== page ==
School district officials did not apply for the Race to the Top federal grant which would have brought the district hundreds of thousands in additional federal dollars for committing to improve student academic achievement.[82] Participation required the administration, the school board and the local teachers' union to sign an agreement to prioritize improving student academic success. In Pennsylvania, 120 public school districts and 56 charter schools agreed to participate. Pennsylvania was not approved for the grant. The failure of districts to agree to participate was cited as one reason that Pennsylvania was not approved.[83]

The district employs three full-time technology personnel who service four fully equipped computer labs at the high school, two at the elementary school and five mobile wireless labs (Classrooms for the Future). In addition every classroom has at least one computer and many are equipped with Smartboards. The middle/high school library operates a mobile wireless lab of laptops for student use. Wireless internet access is available throughout the district. Both buildings in the district are monitored by digital surveillance equipment.

Real estate taxes

The Newport School Board set property tax rates for school year 2011-12 at 13.7670 mills. [84] A mill is $1 of tax for every $1,000 of a property's assessed value. Irregular property reassessments have become a serious issue in the commonwealth as it creates a significant disparity in taxation within a community and across a region. Pennsylvania school district revenues are dominated by two main sources: 1) Property tax collections, which account for the vast majority (between 75-85%) of local revenues; and 2) Act 511 tax collections (Local Tax Enabling Act), which are around 15% of revenues for school districts. [85]

  • 2010-11 - 17.8270 mills. [86]
  • 2009-10 - mills. [87]
  • 2008-09 - mills.[88]
  • 2007-08 - mills.[89]

Act 1 Adjusted index

The Act 1 of 2006 Index regulates the rates at which each school district can raise property taxes in Pennsylvania. Districts are not authorized to raise taxes above that index unless they allow voters to vote by referendum, or they seek an exception from the state Department of Education. The base index for the 2011-2012 school year is 1.4 percent, but the Act 1 Index can be adjusted higher, depending on a number of factors, such as property values and the personal income of district residents. Act 1 included 10 exceptions including: increasing pension costs, increases in special education costs, a catastrophe like a fire or flood, increase in health insurance costs for contracts in effect in 2006 or dwindling tax bases. The base index is the average of the percentage increase in the statewide average weekly wage, as determined by the PA Department of Labor and Industry, for the preceding calendar year and the percentage increase in the Employment Cost Index for Elementary and Secondary Schools, as determined by the Bureau of Labor Statistics in the U.S. Department of Labor, for the previous 12-month period ending June 30. For a school district with a market value/personal income aid ratio (MV/PI AR) greater than 0.4000, its index equals the base index multiplied by the sum of .75 and its MV/PI AR for the current year.[90]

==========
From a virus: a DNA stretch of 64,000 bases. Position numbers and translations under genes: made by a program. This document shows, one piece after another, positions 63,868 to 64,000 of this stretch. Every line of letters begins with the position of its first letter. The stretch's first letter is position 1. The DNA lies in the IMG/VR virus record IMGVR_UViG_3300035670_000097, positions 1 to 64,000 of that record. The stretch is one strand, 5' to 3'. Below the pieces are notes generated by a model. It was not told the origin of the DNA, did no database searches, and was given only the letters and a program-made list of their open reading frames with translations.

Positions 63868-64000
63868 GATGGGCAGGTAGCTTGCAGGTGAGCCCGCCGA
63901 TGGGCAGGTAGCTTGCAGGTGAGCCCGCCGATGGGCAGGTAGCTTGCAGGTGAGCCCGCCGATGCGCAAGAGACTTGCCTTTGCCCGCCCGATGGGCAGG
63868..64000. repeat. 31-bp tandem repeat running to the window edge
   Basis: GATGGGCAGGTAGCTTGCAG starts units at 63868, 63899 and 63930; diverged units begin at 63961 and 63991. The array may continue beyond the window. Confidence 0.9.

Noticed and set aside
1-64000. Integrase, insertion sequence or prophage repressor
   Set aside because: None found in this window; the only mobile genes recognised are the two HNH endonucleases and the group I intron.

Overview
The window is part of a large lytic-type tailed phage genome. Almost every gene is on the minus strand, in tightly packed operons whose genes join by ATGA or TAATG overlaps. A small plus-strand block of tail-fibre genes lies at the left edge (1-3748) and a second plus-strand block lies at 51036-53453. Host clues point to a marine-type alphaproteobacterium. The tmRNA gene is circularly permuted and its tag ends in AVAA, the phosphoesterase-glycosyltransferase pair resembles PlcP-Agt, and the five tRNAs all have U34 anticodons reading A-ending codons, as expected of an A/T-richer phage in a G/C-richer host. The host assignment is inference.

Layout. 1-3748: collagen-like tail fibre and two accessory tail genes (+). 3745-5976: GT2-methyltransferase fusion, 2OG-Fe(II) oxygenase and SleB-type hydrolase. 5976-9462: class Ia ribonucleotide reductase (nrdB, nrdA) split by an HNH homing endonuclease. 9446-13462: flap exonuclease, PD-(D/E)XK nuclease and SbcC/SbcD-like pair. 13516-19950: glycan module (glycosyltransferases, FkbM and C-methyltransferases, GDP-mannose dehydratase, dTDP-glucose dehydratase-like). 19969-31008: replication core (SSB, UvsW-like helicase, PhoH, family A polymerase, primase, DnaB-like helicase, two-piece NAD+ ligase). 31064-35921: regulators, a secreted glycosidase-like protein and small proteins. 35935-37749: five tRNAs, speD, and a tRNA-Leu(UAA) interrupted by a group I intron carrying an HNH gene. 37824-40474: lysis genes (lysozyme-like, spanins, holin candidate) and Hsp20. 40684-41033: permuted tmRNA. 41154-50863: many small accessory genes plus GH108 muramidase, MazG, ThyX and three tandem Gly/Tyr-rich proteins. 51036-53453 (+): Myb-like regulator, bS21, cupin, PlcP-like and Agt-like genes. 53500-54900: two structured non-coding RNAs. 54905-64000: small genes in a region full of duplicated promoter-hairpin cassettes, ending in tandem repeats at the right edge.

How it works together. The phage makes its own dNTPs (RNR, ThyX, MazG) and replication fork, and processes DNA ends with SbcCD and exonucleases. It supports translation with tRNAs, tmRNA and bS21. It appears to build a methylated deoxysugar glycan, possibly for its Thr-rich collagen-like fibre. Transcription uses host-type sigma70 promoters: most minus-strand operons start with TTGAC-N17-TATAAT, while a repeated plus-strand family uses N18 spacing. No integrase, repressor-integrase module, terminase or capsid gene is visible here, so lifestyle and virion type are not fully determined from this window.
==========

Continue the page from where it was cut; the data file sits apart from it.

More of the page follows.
The School District Adjusted Index for the Newport School District 2006-2007 through 2010-2011.[91]

  • 2006-07 - 5.5%, Base 3.9%
  • 2007-08 - 4.8%, Base 3.4%
  • 2008-09 - 6.1%, Base 4.4%
  • 2009-10 - 5.7%, Base 4.1%
  • 2010-11 - 4.1%, Base 2.9%
  • 2011-12 - 2.0%, Base 1.4%

Newport School Board applied for multiple exceptions to exceed the Act 1 index for the budgets in 2010-11 including: Maintenance of revenues and pension costs. [92] In the Spring of 2010, 135 Pennsylvania school boards asked to exceed their adjusted index. Approval was granted to 133 of them and 128 sought an exception for pension costs increases.[93]

Property tax relief

In 2010, the Homestead/Farmstead Property Tax Relief from gambling for the Newport School District was $194 per approved permanent primary residence. In the district, 2129 property owners applied for the tax relief.[94] In 2009, the district's property tax relief was set at $194 for 2,174 approved homesteads. This was the highest tax relief in Perry County in 2010. The relief was subtracted from the total annual school property tax bill. Property owners apply for the relief through the county Treasurer's office. Farmers can qualify for a farmstead exemption on building used for agricultural purposes. The farm must be at least 10 acres (40,000 m2) contiguous and must be the primary residence of the owner. Farmers can qualify for both the homestead exemption and the farmstead exemption. The highest property tax relief in Pennsylvania was given to residents in Chester Upland School District in Delaware County, at $632 in 2009 and 2010.[95]